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IL Unions, Low-Income Advocates Want More from Rauner

Low-income and workers' rights groups say Gov. Bruce Rauner's budget address is more of the same. (iStockphoto)
Low-income and workers' rights groups say Gov. Bruce Rauner's budget address is more of the same. (iStockphoto)
February 18, 2016

SPRINGFIELD, Ill. - Some unions, health-care workers and low-income advocacy groups are saying Gov. Bruce Rauner's second budget address is more of the same.

As the state continues a historic budget battle, social service and higher-education programs have seen huge cuts. Activists such as Toby Chow, co-chairman of Fair Economy Illinois, says the governor's continued unwillingness to look at new revenue sources is hurting the state's most vulnerable residents.

"The governor has once again made it very clear that he just doesn't care about poor people in the state of Illinois. I think that he made it clear again that his interests are with the billionaire class and large corporations," says Chow.

During his speech, Rauner said he will make early-education funding a priority, with a $75 million boost. However, it remains to be seen if the governor and lawmakers will come to an agreement on a budget.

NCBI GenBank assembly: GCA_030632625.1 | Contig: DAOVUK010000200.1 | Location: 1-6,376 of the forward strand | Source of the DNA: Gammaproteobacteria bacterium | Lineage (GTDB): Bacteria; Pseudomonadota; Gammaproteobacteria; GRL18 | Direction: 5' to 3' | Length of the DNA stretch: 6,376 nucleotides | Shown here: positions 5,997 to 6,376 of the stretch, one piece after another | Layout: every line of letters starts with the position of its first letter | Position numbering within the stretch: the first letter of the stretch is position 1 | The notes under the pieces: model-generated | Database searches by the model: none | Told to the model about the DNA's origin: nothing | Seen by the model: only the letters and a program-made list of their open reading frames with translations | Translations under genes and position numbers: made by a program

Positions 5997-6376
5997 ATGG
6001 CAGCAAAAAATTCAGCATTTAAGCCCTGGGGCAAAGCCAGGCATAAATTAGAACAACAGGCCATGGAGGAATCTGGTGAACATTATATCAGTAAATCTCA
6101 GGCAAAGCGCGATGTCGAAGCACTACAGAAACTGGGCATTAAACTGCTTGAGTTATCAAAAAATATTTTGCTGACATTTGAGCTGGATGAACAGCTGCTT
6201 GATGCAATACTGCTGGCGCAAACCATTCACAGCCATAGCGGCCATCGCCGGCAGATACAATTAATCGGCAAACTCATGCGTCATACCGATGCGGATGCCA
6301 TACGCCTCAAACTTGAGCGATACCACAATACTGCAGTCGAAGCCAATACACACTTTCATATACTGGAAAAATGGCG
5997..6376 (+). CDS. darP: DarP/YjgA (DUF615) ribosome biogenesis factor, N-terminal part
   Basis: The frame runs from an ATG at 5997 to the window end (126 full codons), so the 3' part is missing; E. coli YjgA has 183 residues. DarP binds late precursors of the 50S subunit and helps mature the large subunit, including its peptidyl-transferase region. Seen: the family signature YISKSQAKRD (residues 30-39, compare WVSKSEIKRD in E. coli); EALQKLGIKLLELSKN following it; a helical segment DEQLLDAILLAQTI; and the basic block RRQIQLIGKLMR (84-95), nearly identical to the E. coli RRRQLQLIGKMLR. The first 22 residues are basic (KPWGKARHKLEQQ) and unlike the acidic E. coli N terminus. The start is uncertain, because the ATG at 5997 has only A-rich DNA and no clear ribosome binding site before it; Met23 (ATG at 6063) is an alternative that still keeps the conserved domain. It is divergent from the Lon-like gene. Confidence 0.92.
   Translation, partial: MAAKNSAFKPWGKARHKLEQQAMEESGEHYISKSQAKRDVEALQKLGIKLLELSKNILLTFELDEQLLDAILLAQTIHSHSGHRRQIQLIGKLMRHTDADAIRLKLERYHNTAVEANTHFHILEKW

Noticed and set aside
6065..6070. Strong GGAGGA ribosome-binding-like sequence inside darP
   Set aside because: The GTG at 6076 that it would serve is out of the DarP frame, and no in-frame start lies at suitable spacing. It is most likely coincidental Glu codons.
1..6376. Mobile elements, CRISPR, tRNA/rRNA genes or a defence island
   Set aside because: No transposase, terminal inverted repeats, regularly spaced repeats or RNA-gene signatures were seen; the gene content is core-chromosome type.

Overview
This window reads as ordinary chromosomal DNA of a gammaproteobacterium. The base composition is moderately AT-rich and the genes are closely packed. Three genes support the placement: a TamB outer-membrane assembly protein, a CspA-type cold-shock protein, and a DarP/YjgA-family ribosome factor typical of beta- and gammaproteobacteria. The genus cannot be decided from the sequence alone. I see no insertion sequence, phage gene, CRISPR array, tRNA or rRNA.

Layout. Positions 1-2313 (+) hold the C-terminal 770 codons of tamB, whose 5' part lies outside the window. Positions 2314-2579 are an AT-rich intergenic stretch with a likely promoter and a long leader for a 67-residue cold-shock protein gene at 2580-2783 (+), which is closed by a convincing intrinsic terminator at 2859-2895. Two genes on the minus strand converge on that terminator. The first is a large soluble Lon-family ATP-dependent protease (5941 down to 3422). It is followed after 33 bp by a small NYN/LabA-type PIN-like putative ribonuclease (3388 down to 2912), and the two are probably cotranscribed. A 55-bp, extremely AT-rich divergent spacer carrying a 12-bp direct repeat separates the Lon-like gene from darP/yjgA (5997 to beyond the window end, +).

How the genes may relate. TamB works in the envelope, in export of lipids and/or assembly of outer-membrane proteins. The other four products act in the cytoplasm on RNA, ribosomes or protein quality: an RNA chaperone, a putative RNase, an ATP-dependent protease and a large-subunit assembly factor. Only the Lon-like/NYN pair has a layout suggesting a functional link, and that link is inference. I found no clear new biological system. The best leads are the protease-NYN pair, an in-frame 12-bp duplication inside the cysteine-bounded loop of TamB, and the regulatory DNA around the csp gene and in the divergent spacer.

One of the lingering questions is whether or not the legislature and governor will create a two-year budget, or deal with the current and next year's budgets separately.

In the meantime, James Muhammad, spokesman for SEIU Healthcare Illinois, one of the state's largest health-care workers' unions, says the governor is turning a blind eye to people with real needs.

"Workers are losing their jobs," says Muhammad. "Social agencies are closing. Colleges are threatening to close. Children are not receiving child care. The list goes on and on."

Chow says his group will be working with state lawmakers on bills that could bring in lots of new money to the state without raising taxes on the lowest earners.

"We want a bill closing corporate tax loopholes that could bring up to $2 billion in additional revenue," says Chow. "The LaSalle Street tax, which is a small tax on financial transactions, that could bring in $10 billion to $12 billion of additional revenue."

Gov. Rauner, however, says he will not consider new revenue options until the state enacts "structural reforms to grow more jobs."

Brandon Campbell, Public News Service - IL